• In Groovy, the methods which will be invoked are chosen at runtime. This is called runtime dispatch or multi-methods. It means that the method will be chosen based on the types of the arguments at runtime. In Java, this is the opposite: methods are chosen at compile time, based on the declared types.

    -Array initializers

    • In Groovy, the { … } block is reserved for closures. That means that you cannot create array literals with this syntax:
    • int[] arraySyntex = { 6, 3, 1}

    You actually have to use:

    • int[] arraySyntex = [1,2,3]

    -ARM blocks

    • ARM (Automatic Resource Management) block from Java 7 are not supported in Groovy. Instead, Groovy provides various methods relying on closures, which have the same effect while being more idiomatic. 

    -GStrings

    • As double-quoted string literals are interpreted as GString values, Groovy may fail with compile error or produce subtly different code if a class with String literal containing a dollar character is compiled with Groovy and Java compiler.
    • While typically, Groovy will auto-cast between GString and String if an API declares the type of a parameter, beware of Java APIs that accept an Object parameter and then check the actual type.

    -String and Character literals

    • Singly-quoted literals in Groovy are used for String, and double-quoted result in String or GString, depending whether there is interpolation in the literal.
    • assert ‘c’.getClass()==String
    • assert “c”.getClass()==String
    • assert “c${1}”.getClass() in GString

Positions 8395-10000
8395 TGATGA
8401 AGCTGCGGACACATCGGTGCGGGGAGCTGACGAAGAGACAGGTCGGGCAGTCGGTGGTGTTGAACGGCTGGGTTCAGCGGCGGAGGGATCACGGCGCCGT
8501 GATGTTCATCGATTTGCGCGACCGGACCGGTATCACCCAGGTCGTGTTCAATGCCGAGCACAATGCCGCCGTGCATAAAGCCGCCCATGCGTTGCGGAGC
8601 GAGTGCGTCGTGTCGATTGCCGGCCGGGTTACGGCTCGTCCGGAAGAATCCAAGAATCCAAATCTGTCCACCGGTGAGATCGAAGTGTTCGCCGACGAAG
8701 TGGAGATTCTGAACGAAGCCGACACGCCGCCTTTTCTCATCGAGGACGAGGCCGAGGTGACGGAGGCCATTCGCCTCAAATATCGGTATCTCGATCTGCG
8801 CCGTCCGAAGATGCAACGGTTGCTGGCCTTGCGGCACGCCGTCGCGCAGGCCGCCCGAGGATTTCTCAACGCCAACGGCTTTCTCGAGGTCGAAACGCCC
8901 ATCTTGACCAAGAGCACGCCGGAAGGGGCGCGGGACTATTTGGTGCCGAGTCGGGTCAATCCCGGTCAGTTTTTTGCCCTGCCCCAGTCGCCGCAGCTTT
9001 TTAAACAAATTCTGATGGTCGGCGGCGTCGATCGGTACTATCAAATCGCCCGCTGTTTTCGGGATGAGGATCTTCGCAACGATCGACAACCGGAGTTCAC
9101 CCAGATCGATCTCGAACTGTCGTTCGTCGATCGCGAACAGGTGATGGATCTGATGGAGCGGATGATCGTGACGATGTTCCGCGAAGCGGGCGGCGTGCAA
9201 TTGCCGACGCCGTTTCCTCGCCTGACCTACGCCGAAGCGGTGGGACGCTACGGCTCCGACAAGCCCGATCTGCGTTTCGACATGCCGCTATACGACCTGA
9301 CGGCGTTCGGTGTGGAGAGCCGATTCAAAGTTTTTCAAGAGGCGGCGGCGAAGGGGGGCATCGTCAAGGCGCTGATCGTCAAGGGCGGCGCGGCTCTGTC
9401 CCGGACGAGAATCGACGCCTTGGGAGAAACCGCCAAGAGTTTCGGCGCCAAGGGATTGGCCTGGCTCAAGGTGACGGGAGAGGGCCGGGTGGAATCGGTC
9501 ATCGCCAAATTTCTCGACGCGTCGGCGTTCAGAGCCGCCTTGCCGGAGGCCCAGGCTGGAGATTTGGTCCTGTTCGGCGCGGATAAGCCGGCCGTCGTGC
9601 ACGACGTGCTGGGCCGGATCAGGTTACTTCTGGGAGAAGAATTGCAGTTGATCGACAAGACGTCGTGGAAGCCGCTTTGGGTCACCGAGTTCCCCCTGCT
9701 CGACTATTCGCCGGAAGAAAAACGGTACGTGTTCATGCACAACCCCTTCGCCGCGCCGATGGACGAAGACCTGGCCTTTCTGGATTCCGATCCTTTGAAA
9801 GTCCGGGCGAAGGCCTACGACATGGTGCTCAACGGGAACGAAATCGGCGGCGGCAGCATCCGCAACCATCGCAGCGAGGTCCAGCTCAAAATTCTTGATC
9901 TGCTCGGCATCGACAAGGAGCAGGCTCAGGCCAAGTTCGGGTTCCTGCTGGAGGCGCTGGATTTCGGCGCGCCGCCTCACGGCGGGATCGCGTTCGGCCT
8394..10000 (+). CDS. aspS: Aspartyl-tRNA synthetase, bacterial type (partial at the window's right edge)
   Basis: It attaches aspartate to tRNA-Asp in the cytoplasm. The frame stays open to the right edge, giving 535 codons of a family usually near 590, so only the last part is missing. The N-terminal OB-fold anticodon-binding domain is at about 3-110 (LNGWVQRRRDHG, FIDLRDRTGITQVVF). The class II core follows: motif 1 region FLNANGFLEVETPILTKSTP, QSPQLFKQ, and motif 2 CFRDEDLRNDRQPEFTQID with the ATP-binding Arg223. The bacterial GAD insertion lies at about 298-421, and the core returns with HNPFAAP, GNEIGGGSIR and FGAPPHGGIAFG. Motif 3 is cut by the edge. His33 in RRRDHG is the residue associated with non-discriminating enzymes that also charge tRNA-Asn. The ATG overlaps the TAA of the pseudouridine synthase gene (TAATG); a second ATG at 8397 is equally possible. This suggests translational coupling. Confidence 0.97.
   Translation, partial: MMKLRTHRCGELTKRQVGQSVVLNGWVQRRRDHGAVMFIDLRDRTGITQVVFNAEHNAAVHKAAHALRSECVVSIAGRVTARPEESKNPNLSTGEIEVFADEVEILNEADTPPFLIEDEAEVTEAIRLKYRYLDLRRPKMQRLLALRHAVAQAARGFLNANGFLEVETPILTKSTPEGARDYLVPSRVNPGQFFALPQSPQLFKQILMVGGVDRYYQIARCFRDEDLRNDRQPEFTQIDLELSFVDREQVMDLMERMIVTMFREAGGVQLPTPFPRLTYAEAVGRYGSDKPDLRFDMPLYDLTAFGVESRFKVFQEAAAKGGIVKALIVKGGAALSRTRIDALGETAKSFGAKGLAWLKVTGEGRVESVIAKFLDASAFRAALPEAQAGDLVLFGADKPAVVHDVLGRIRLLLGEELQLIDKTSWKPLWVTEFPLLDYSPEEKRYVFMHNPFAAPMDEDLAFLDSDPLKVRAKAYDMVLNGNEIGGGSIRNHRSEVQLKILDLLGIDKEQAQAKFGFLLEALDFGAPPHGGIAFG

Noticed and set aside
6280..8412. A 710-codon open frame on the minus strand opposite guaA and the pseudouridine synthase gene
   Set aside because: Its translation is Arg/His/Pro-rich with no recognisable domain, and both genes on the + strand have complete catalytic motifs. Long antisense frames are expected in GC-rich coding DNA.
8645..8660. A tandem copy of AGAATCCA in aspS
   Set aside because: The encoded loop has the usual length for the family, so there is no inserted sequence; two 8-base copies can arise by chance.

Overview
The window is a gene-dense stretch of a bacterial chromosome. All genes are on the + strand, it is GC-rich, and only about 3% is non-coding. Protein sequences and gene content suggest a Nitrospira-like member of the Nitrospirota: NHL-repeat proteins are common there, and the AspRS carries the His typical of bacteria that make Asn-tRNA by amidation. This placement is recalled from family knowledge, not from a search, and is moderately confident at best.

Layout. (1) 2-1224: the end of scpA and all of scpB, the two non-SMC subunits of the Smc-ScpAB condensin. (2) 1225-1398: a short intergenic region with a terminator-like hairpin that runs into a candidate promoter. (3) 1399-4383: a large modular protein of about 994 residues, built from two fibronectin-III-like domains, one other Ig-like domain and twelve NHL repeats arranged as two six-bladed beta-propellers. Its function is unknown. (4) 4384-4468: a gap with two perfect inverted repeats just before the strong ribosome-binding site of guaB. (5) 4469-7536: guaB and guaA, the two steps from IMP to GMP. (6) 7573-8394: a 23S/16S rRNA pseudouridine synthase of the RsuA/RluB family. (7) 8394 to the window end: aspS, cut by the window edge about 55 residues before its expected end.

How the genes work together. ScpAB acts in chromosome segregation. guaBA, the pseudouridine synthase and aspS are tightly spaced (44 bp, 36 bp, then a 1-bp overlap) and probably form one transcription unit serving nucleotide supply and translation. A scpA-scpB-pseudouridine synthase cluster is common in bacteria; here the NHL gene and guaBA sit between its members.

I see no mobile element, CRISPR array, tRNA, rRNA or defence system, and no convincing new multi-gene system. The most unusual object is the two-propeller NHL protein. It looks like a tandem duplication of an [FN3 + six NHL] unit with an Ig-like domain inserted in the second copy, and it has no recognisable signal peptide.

• Groovy will automatically cast a single-character String to char only when assigning to a variable of type char. When calling methods with arguments of type char we need to either cast explicitly or make sure the value has been cast in advance.
    • char a=’a’
    • assert Character.digit(a, 16)==10 : ‘But Groovy does boxing’
    • assert Character.digit((char) ‘a’, 16)==10
    • try {
    •   assert Character.digit(‘a’, 16)==10
    •   assert false: ‘Need explicit cast’
    • } catch(MissingMethodException e) {
    • }
    • Groovy supports two styles of casting and in the case of casting to char there are subtle differences when casting a multi-char strings. The Groovy style cast is more lenient and will take the first character, while the C-style cast will fail with exception.

    // for single char strings, both are the same

    • assert ((char) “c”).class==Character
    • assert (“c” as char).class==Character
    • // for multi char strings they are not
    • try {
    •   ((char) ‘cx’) == ‘c’
    •   assert false: ‘will fail – not castable’
    • } catch(GroovyCastException e) {
    • }
    • assert (‘cx’ as char) == ‘c’
    • assert ‘cx’.asType(char) == ‘c’

    -Behaviour of ==

    • In Java == means equality of primitive types or identity for objects. In Groovy == translates to a.compareTo(b)==0, if they are Comparable, and a.equals(b) otherwise. To check for identity, there is is. E.g. a.is(b).

    54 . How To Test Groovy Application?

    Ans:

    • The Groovy programming language comes with great support for writing tests. In addition to the language features and test integration with state-of-the-art testing libraries and frameworks.
    • The Groovy ecosystem has born a rich set of testing libraries and frameworks.
    • Groovy Provides following testing capabilities

    Junit Integrations

    Spock for specifications

    Geb for Functional Test

    • Groovy also  has excellent built-in support for a range of mocking and stubbing alternatives. When using Java, dynamic mocking frameworks are very popular.
    • A key reason for this is that it is hard work creating custom hand-crafted mocks using Java. Such frameworks can be used easily with Groovy.